To die for one day
• To die for one day
In South Korea, people with suicidal tendencies close to coffins as part of a bizarre experiment called "The experience of death." There is an acute problem with the number of suicides - every day about 40 people take their own lives.
The youth are increasingly complaining about feeling the pressure of this rapid rhythm of life, while more elderly generation depressing growing financial costs.
The school "death experience" their experiment wants to show his depressive wards how life is priceless and beautiful, and death - is not an option.
During the experiment, 'patients' sign forged will, after which they are closed in a coffin all accompanying the funeral procession. In Seoul, this service is on the rise.
Sitting between the rows of coffins, with the 'students' pen and paper are listening center manager lecture, a former employee of the funeral company Jeong Yong Moon. He is trying to explain to everyone that all the difficulties faced by modern man, it's part of life. With all the problems that arise in reshimi life, just need to change our attitude towards them.
The majority of students are students and young people who find it difficult to cope with the pressure of examinations, the requirements of the parents, the difficulties start an independent life away from home.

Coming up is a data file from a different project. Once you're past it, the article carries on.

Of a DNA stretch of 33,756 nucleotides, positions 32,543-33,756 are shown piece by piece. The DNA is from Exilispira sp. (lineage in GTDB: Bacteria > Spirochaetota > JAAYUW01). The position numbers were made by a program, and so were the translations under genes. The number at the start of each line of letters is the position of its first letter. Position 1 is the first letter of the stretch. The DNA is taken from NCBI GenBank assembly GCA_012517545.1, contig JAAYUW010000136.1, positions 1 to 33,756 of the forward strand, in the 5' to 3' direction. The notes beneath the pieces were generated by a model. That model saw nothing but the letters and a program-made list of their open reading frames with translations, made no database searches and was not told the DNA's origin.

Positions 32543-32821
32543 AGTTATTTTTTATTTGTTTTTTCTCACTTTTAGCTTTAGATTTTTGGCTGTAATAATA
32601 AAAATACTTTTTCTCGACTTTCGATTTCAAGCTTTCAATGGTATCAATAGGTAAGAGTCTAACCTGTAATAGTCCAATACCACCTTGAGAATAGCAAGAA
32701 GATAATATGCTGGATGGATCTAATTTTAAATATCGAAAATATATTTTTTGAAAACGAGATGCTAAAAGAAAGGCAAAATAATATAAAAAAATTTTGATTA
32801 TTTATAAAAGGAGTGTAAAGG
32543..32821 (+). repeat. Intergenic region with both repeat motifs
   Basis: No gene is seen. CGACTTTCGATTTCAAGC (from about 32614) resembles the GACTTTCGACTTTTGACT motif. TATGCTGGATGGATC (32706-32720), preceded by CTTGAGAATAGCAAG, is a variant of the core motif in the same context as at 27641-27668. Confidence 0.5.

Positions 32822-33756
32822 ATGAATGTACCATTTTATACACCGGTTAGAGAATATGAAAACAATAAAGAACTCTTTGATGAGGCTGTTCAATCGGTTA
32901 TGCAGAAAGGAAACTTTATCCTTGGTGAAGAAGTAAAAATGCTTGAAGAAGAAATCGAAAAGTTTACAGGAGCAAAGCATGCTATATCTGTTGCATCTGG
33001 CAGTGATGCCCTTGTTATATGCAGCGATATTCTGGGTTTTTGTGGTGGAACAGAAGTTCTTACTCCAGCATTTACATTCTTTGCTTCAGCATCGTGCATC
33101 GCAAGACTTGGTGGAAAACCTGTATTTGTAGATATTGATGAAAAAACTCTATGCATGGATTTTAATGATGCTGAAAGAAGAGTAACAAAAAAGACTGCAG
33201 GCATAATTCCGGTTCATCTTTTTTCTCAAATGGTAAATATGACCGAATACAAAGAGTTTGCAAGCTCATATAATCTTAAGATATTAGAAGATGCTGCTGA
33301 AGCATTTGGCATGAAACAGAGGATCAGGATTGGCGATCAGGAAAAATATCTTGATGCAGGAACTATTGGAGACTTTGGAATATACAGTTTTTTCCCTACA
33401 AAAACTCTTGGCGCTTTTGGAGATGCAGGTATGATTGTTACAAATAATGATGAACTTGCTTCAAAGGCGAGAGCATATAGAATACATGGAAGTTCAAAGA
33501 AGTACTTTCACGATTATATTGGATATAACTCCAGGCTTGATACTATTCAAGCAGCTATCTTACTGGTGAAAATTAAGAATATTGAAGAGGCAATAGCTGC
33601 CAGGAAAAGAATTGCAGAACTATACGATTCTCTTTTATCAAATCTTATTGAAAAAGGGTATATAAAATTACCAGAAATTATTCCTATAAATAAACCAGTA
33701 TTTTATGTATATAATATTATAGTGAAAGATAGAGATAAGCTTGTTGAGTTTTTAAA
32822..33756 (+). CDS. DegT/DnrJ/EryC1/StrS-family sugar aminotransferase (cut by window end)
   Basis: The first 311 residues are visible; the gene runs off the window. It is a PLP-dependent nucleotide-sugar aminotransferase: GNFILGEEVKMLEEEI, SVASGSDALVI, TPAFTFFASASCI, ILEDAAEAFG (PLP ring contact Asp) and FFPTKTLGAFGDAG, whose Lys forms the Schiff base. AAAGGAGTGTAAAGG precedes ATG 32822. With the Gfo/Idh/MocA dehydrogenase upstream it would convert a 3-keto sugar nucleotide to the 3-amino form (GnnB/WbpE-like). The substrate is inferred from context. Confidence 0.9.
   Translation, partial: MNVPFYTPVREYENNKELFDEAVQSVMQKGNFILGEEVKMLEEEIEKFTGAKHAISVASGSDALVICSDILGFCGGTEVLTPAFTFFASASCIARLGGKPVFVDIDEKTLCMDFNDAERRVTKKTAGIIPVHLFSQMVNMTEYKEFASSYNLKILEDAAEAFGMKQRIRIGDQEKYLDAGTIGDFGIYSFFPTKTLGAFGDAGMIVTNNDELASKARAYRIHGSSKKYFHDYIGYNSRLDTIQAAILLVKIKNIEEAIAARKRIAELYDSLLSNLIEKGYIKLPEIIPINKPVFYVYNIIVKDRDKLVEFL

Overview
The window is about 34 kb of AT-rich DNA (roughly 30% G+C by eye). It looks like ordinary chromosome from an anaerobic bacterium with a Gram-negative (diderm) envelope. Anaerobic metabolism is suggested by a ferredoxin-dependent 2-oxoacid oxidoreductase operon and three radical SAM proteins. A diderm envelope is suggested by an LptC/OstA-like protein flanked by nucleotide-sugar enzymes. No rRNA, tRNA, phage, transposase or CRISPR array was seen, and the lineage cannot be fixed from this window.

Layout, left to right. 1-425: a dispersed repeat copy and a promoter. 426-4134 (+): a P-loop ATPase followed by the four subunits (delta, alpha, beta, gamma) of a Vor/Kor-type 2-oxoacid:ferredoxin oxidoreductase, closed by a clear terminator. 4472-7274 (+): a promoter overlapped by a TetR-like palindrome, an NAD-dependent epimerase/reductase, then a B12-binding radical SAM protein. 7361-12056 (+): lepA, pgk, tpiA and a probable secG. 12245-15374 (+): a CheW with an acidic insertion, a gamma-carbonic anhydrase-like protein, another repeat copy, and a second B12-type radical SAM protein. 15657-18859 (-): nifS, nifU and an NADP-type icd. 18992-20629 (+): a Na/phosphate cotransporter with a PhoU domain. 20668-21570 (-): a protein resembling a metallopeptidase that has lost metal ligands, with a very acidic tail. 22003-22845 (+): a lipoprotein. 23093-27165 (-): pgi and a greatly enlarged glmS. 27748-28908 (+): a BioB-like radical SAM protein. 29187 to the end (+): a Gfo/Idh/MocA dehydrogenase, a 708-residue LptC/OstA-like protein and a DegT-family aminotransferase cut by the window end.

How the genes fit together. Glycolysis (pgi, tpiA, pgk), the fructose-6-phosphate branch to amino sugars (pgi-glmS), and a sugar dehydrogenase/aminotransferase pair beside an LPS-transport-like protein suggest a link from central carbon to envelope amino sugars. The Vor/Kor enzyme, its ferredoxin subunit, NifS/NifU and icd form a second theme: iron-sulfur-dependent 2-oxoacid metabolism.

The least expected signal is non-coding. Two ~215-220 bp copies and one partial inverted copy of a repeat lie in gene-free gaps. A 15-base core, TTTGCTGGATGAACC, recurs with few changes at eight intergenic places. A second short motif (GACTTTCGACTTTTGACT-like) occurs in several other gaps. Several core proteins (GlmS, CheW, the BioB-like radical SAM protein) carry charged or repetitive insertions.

Then, 'listeners' lectures in the coffin is closed for at least 10 minutes. But this time, enough to see most of its difficult situation from the perspective of an outside observer.
After being in a coffin, many say that they feel 'update' and 'liberation' from their troubles.
After each session all remember the words of Chung Yong Moon: "You feel what death is, but you're alive, and you have to fight!"
Reasons for this sad situation are many. Just a few decades ago, South Korea was one of the poorest countries in the world today is the 12th largest economy in the world.
But for the sharp financial boom had to pay a high enough price. The abrupt transition from collectivism to individualism, disintegration of the traditional family has led many people to a sense of isolation and loneliness.
In accordance with the National Statistics Service of more than a third of the population still believes that they should provide financial support for elderly relatives. And at the same time the majority of the elderly population of South Korea feels a burden to the young. All this leads to a very sad picture - in South Korea, the elderly person is more likely suicide four times than in any other country in the world.
According to the World Health Organization in South Korea 28, 9 suicides per 100 000 people. No longer just in the South American country of Guyana: 44, 2 suicides per 100 000 people.